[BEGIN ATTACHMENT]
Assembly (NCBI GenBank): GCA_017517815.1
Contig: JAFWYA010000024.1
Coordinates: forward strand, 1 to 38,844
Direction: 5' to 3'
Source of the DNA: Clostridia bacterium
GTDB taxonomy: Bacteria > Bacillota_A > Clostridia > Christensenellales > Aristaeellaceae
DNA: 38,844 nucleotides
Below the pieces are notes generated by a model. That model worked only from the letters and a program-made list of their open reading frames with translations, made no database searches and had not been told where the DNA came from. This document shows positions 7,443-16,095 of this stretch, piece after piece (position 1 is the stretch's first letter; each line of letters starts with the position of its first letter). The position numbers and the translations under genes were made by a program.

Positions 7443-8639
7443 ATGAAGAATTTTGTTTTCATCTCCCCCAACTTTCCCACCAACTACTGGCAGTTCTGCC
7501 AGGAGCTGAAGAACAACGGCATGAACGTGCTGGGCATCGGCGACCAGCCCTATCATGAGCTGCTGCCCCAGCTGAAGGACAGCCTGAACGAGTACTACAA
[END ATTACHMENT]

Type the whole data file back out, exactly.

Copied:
Assembly (NCBI GenBank): GCA_017517815.1
Contig: JAFWYA010000024.1
Coordinates: forward strand, 1 to 38,844
Direction: 5' to 3'
Source of the DNA: Clostridia bacterium
GTDB taxonomy: Bacteria > Bacillota_A > Clostridia > Christensenellales > Aristaeellaceae
DNA: 38,844 nucleotides
Below the pieces are notes generated by a model. That model worked only from the letters and a program-made list of their open reading frames with translations, made no database searches and had not been told where the DNA came from. This document shows positions 7,443-16,095 of this stretch, piece after piece (position 1 is the stretch's first letter; each line of letters starts with the position of its first letter). The position numbers and the translations under genes were made by a program.

Positions 7443-8639
7443 ATGAAGAATTTTGTTTTCATCTCCCCCAACTTTCCCACCAACTACTGGCAGTTCTGCC
7501 AGGAGCTGAAGAACAACGGCATGAACGTGCTGGGCATCGGCGACCAGCCCTATCATGAGCTGCTGCCCCAGCTGAAGGACAGCCTGAACGAGTACTACAA